There was a special issue in Nature last year that looked into the successes and failures of the Kyoto climate treaty. It’s an interesting series of articles and entirely relevant to education for ecological literacy (and towards ecological citizenship)… I took these notes for that purpose:
“After 8 days of fractious negotiating, delegates at the 1997 climate conference in Kyoto, Japan, were running out of time to deliver a treaty aimed at slowing global warming. The leader of the talks, Michael Zammit Cutajar of Malta, took the unusual step of invoking Zen Buddhism, telling everyone that they must break through mental barriers to achieve enlightenment. Two days later, after a marathon all-night session, the negotiators finally hammered out the climate agreement known as the Kyoto Protocol. It was the first – and so far, only – pact to commit rich countries to reducing emissions of carbon dioxide and other greenhouse gases.
But even before the ink was dry on the agreement, it was clear that the protocol faced a rocky future. Although the United States had signed the treaty, President Bill Clinton signalled that the world’s largest economy would not ratify the pact unless China and other developing nations agreed to limit their emissions, something that they had objected to doing before the developed world acted. By the time the Kyoto protocol came into force in February 2005, the United States had pulled out. The remaining signatories – 37 developed nations and economies in transition – pledged to reduce their greenhouse-gas emissions from 1990 levels by an average of 4.2% in the period from 2008 to 2012.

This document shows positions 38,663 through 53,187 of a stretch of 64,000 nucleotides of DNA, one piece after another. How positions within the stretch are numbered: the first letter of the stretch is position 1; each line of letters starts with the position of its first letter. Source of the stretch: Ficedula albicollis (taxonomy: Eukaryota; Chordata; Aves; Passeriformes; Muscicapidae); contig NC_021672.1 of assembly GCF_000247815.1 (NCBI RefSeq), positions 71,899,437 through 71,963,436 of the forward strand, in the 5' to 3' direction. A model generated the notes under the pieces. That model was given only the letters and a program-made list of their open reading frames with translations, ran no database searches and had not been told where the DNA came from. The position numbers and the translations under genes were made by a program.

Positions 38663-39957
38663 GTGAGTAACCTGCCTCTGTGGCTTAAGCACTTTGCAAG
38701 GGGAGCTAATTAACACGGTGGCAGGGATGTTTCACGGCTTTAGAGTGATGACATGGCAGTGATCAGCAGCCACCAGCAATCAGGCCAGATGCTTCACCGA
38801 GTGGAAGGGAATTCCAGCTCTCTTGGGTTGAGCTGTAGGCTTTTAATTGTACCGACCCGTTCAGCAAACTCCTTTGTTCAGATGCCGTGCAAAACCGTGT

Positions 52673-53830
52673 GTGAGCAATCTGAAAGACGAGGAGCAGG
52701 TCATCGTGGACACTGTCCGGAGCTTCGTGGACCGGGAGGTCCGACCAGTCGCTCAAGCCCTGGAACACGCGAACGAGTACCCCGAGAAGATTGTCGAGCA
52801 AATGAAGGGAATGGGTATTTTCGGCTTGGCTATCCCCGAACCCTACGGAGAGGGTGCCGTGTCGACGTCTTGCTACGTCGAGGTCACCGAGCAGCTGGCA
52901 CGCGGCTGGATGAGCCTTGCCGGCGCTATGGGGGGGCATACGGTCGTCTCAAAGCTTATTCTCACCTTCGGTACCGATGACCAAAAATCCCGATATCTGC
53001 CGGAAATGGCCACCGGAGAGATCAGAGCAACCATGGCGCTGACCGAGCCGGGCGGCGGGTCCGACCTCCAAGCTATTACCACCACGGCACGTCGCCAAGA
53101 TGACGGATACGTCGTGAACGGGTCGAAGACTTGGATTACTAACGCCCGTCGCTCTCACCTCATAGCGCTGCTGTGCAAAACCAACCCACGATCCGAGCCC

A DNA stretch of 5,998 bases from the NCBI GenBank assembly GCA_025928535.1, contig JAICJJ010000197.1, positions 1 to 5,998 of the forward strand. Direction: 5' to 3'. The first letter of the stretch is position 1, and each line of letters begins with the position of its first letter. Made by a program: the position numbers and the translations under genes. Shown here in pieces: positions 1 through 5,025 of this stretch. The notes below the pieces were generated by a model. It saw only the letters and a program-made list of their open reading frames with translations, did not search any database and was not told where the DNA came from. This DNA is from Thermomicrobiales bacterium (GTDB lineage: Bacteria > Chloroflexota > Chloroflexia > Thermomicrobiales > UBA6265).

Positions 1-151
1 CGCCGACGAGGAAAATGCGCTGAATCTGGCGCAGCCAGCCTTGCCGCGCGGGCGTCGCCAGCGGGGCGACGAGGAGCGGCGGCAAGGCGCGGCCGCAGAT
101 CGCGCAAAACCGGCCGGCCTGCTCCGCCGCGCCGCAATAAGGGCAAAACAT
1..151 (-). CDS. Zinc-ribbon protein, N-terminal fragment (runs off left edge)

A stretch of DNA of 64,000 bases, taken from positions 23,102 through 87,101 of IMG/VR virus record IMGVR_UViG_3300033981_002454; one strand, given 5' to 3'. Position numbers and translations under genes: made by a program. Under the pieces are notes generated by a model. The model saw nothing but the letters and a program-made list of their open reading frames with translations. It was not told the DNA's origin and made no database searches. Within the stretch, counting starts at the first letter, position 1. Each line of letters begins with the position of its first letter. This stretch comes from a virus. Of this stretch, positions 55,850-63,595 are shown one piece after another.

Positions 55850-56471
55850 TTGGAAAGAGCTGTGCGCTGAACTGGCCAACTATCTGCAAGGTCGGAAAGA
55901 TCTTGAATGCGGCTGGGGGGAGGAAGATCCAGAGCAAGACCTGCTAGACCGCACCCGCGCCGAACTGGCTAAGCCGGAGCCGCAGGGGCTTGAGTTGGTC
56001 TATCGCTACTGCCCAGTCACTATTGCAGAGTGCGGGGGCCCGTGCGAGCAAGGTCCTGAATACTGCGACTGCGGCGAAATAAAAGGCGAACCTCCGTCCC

As that window closes, the countries that stuck with the treaty can claim some success. Overall, they met their target with room to spare, cutting their collective emissions by around 16%. But most of those cuts came with little or no effort, because of the collapse of greenhouse-gas producing industries in eastern Europe and, more recently, the global economic crisis.” (p.656)
“‘Kyoto had a very limited impact on climate,’ says Atte Korhola, an environmental-policy researcher at the University of Helsinki. ‘It was too narrow in ambition, its tools were too massively bureaucratic and it offered too many loopholes.’ / But the treaty has taught policy-makers some valuable lessons [-p.657] and possibly laid the groundwork for more ambitious efforts. ‘Kyoto was a grand policy experiment with important lessons we ought to take forward. It had its flaws – no wonder, you rarely get policies right the first time – but the overall architecture is still useful,’ says Roger Pielke Jr, who studies energy and innovation policy at the University of Colorado Boulder.” (pp.656-657)
“Kyoto covered four main greenhouse gases – CO2, methand, nitrous oxide and sulphur hexafluoride – and two further groups of gases, hydrofluorocarbons and perfluorocarbons. But it did not include another warming force: black soot particles from the incomplete combustion of wood and fossil fuels.” (p.657)
“Despite its shortcomings, Kyoto has not been an utter failure, says Robert Stavins, an environmental economist at Harvard University in Cambridge, Massachusetts. Rather than judging the agreement on the emissions reductions it has achieved, he says, people should consider whether it has put the world on the right path.” (p.657)
“Many other policy experts agree that the next climate treaty must take a more pragmatic approach than the UNFCCC and the Kyoto Protocol, which failed to win over the biggest polluters in part because it relied on a mix of ethical and environmental rationales rather than economic ones.” (p.658
Ref: Quirin Schiermeier (2012) Hot Air. Nature 491, 29th November, pp.656-658